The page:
A 6-week study in 106 people with metabolic syndrome showed taking 600 mg of dried barberry per day significantly decreased oxidative stress compared with a placebo (25).
Based on these results, eating the berries may help decrease your risk factors for metabolic syndrome, as well as reduce oxidative stress associated with it. Nevertheless, more research is needed.
Summary Barberries have been shown to improve your risk factors for metabolic syndrome and decrease oxidative stress associated with it.
Test-tube studies have shown that barberry extract can fight inflammation.
This is likely because berberine acts as a powerful anti-inflammatory agent (12).
Therefore, it may help treat inflammatory dental diseases like gingivitis, which is marked by plaque build-up, swelling, and irritation of the gums (26).
One study in 45 boys between the ages of 11 and 12 found that applying barberry dental gel for 21 days reduced plaque and gingivitis significantly more than a placebo (27).
The study also found that the barberry gel was more effective than traditional anti-plaque toothpaste, but the results were not significant (27).
These results suggest that barberry treatments may promote good dental health, but more research is needed.
Summary Given that berberine is a powerful anti-inflammatory agent, dental gels containing barberry may help fight gingivitis and related inflammation of the mouth. However, research is still limited.
There are several different ways in which barberries may exert anticancer effects, all of which are related to berberine.
Since berberine acts as an antioxidant, it may help fight underlying oxidative damage associated with cancer development (28).
Additionally, berberine may cause cancer cell death, prevent cancer cell replication, and inhibit enzymes involved in the life cycle of cancer cells (28).
However, research is limited to test-tube studies, and more research is needed to better understand the potential role of barberries in cancer treatment and prevention.
Summary Berberine may help protect against cancer through different mechanisms and has been shown to slow cancer progression in test-tube studies.
Barberries may play a role in treating acne, a skin condition characterized by inflamed bumps and pimples.
Specifically, berberine and other compounds in barberries may help fight inflammation and infections associated with acne (33).
One study in adolescents with moderate to severe acne found that taking 600 mg of dried barberry extract per day for 4 weeks significantly reduced the average number of lesions compared with a placebo (33).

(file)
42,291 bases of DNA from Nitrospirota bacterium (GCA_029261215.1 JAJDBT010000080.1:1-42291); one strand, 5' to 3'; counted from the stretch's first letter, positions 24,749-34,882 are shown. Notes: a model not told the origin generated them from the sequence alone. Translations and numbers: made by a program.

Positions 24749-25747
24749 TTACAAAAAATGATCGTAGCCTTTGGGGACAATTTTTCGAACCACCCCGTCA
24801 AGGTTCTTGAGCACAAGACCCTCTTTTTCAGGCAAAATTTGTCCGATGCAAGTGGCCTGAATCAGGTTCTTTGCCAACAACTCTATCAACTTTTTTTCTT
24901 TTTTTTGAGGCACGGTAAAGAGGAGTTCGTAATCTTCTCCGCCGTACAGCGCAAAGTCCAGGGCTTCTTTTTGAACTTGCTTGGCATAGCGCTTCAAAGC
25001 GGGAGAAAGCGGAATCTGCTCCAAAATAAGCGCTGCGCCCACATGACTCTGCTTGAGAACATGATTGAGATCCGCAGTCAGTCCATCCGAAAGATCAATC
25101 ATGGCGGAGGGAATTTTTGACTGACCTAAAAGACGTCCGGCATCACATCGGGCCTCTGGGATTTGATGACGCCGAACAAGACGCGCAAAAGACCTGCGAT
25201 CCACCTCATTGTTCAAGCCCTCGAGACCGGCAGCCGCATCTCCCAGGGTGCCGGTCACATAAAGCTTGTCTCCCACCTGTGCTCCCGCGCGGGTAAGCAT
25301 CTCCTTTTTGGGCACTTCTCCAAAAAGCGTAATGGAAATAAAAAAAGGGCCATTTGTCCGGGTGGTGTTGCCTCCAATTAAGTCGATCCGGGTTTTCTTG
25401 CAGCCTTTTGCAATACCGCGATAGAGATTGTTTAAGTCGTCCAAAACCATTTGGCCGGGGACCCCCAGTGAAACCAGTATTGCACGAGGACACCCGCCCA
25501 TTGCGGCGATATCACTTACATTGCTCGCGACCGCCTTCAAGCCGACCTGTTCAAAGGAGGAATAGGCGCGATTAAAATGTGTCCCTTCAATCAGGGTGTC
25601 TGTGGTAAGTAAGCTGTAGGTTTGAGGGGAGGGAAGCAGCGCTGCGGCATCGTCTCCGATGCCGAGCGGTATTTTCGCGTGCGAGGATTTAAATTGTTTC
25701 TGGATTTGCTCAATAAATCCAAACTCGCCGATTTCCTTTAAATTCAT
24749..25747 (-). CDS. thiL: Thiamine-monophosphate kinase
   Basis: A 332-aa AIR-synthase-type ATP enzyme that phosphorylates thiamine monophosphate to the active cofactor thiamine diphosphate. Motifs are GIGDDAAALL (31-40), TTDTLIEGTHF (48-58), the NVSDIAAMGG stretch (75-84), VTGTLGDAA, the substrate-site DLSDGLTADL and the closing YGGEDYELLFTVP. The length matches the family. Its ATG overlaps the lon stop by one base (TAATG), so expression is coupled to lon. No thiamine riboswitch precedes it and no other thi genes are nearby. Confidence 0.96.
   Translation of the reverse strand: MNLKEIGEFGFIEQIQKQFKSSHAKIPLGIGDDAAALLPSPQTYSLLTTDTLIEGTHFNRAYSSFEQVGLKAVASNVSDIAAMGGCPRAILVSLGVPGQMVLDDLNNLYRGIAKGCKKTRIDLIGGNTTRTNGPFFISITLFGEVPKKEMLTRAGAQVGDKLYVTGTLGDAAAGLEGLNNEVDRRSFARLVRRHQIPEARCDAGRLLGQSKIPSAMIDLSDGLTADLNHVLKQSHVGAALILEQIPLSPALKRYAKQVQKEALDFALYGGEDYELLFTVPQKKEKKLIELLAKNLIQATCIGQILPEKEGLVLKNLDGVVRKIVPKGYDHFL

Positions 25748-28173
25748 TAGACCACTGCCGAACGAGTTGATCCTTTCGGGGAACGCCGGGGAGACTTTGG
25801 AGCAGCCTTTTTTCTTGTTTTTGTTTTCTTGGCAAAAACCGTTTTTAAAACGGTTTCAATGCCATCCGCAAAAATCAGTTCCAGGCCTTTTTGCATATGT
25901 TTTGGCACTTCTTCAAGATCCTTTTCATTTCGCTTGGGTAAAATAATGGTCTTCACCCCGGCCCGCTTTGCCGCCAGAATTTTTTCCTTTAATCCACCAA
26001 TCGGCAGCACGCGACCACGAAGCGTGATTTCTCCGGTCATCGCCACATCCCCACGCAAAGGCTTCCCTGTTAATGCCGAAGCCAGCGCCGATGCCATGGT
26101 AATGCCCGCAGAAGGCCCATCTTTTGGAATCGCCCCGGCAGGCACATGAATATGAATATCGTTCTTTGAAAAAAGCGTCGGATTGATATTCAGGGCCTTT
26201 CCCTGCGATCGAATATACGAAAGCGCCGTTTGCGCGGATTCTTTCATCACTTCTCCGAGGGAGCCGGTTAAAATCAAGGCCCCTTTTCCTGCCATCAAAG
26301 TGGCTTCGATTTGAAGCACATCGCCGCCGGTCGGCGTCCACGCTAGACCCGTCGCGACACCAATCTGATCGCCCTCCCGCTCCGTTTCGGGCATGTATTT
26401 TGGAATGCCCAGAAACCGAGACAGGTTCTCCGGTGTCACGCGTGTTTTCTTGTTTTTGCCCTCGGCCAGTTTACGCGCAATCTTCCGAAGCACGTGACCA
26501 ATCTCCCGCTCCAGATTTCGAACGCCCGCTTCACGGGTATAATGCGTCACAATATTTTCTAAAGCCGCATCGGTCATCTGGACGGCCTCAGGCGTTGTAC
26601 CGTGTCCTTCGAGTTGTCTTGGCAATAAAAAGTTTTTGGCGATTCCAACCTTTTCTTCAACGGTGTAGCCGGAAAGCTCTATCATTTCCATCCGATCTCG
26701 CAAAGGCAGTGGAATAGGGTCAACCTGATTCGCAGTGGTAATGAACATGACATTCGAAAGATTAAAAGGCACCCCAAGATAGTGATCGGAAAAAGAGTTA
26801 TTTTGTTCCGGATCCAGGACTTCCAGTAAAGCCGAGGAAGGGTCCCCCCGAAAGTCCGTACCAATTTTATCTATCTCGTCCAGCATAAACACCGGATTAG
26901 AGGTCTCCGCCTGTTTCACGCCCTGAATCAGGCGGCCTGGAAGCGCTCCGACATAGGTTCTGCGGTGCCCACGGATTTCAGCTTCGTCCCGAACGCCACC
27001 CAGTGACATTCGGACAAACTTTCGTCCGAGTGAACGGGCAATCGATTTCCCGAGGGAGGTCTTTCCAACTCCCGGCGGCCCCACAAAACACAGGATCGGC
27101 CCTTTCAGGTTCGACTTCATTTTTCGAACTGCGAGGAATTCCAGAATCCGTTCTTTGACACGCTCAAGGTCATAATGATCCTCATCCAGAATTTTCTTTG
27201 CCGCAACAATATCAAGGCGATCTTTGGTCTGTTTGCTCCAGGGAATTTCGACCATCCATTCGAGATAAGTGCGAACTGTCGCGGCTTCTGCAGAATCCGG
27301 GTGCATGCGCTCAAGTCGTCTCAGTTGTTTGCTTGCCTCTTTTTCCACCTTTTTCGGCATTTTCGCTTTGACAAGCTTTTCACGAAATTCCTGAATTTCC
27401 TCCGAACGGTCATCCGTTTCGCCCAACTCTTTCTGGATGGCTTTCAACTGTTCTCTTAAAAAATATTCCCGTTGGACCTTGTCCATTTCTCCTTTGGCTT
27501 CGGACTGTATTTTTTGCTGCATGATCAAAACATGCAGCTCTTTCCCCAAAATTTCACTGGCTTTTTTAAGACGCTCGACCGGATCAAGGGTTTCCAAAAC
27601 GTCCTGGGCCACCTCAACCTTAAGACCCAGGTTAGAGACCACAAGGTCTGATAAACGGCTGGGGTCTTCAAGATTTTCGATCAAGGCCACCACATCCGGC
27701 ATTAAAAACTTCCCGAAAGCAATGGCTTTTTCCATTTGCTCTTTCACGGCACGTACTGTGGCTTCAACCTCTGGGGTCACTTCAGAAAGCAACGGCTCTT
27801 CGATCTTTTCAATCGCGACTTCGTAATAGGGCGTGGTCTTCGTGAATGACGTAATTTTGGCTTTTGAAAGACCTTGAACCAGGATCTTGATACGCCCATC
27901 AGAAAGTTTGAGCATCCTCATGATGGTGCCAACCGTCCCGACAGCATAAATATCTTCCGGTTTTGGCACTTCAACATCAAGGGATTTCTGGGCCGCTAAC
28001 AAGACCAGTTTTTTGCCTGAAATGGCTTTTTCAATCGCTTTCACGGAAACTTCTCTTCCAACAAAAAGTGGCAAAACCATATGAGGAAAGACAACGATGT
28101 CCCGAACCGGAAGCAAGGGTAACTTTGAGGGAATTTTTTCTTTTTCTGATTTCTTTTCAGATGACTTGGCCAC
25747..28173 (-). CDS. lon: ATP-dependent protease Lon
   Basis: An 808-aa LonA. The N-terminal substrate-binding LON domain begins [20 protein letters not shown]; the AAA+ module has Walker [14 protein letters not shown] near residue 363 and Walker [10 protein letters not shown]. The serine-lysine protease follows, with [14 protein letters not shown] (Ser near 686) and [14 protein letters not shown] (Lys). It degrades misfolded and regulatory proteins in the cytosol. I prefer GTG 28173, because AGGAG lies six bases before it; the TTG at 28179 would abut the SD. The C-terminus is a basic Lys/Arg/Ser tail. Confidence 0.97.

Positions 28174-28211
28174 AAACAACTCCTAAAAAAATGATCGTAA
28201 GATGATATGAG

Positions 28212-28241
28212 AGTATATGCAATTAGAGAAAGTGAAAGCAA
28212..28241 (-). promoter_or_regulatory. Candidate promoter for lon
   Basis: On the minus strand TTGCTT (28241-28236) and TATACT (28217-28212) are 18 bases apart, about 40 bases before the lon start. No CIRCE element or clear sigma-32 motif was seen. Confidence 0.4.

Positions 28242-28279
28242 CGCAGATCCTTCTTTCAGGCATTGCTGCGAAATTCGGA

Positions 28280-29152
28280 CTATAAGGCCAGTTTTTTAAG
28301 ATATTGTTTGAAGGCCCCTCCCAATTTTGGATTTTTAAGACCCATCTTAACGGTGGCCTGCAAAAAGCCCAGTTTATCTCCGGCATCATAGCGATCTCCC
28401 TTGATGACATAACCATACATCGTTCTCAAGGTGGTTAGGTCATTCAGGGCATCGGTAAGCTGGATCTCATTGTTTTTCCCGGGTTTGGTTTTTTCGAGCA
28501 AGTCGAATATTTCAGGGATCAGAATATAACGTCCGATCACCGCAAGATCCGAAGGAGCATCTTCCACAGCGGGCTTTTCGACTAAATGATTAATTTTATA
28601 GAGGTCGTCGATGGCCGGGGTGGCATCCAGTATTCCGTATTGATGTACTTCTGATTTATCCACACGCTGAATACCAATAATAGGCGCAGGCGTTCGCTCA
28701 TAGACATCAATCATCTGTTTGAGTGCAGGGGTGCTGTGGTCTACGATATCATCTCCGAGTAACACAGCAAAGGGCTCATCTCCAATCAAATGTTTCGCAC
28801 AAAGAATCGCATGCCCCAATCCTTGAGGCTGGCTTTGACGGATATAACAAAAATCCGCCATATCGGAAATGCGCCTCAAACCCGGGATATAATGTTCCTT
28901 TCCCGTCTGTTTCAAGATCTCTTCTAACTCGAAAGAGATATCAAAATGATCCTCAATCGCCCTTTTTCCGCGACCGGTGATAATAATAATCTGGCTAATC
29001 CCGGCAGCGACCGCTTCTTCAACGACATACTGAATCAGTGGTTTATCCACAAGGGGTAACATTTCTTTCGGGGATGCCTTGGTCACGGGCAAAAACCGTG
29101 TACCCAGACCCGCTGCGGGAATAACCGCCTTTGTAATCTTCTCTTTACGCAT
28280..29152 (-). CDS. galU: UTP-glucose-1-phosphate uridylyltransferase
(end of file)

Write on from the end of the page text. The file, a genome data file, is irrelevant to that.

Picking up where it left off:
The study concluded that extract from this berry may be a safe and effective treatment option for teenagers with acne, but more extensive research is needed.
Summary Limited research suggests that barberry extract is effective at treating acne and decreasing pimples, but more studies are needed.
Barberries are known to have a tart, slightly sweet flavor and can be eaten raw, in jam, or as a component of rice dishes and salads. They can also be juiced or used to make tea.
Supplemental forms of barberry include dried capsules, liquid extracts, and ointments or gels made from whole berries or berberine extract. However, due to the limited research in humans, there is no recommended dosage for barberry or berberine supplements.
What’s more, there is no research on the effects of barberries in children or pregnant or lactating women. Therefore, barberry or berberine supplements should be avoided in these populations (34).
To reap the possible health benefits of barberries, try using whole, fresh berries in your cooking.
If you are interested in taking a barberry or berberine supplement, consult your healthcare provider first and look for a supplement that has been tested for quality by a third party.
Summary Whole barberries are versatile and can be added to jams, salads, and used to make tea. Barberry supplements come in different forms and should be used with caution, especially in high doses and for certain populations like children and pregnant women.
Barberries are the tart, red berries of the Berberis vulgaris plant.
They contain a unique compound called berberine, which acts as an antioxidant. It may help improve blood sugar control, fight inflammation related to dental infections and acne, and treat diarrhea.
Adding barberries to your diet may help you reap some health benefits, but be sure to consult your healthcare provider before taking supplemental barberry or berberine.